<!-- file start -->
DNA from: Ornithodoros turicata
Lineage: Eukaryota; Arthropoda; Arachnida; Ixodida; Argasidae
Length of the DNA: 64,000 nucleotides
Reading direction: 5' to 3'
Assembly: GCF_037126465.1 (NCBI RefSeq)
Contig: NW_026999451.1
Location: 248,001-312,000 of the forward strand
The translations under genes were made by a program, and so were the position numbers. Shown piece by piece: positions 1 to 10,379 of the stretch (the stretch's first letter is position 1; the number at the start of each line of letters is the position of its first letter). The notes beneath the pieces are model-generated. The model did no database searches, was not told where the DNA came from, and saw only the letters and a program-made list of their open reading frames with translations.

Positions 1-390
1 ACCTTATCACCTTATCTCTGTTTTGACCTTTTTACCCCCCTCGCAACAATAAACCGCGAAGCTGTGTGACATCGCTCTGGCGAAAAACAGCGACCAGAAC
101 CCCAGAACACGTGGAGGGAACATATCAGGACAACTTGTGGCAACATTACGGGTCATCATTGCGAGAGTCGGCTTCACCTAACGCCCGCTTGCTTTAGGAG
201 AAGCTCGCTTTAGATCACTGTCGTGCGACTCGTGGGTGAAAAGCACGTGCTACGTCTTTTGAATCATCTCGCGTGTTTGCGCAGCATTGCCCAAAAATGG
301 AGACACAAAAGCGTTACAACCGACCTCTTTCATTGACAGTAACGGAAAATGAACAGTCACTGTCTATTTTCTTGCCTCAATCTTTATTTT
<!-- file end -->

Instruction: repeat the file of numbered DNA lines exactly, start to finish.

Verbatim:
DNA from: Ornithodoros turicata
Lineage: Eukaryota; Arthropoda; Arachnida; Ixodida; Argasidae
Length of the DNA: 64,000 nucleotides
Reading direction: 5' to 3'
Assembly: GCF_037126465.1 (NCBI RefSeq)
Contig: NW_026999451.1
Location: 248,001-312,000 of the forward strand
The translations under genes were made by a program, and so were the position numbers. Shown piece by piece: positions 1 to 10,379 of the stretch (the stretch's first letter is position 1; the number at the start of each line of letters is the position of its first letter). The notes beneath the pieces are model-generated. The model did no database searches, was not told where the DNA came from, and saw only the letters and a program-made list of their open reading frames with translations.

Positions 1-390
1 ACCTTATCACCTTATCTCTGTTTTGACCTTTTTACCCCCCTCGCAACAATAAACCGCGAAGCTGTGTGACATCGCTCTGGCGAAAAACAGCGACCAGAAC
101 CCCAGAACACGTGGAGGGAACATATCAGGACAACTTGTGGCAACATTACGGGTCATCATTGCGAGAGTCGGCTTCACCTAACGCCCGCTTGCTTTAGGAG
201 AAGCTCGCTTTAGATCACTGTCGTGCGACTCGTGGGTGAAAAGCACGTGCTACGTCTTTTGAATCATCTCGCGTGTTTGCGCAGCATTGCCCAAAAATGG
301 AGACACAAAAGCGTTACAACCGACCTCTTTCATTGACAGTAACGGAAAATGAACAGTCACTGTCTATTTTCTTGCCTCAATCTTTATTTT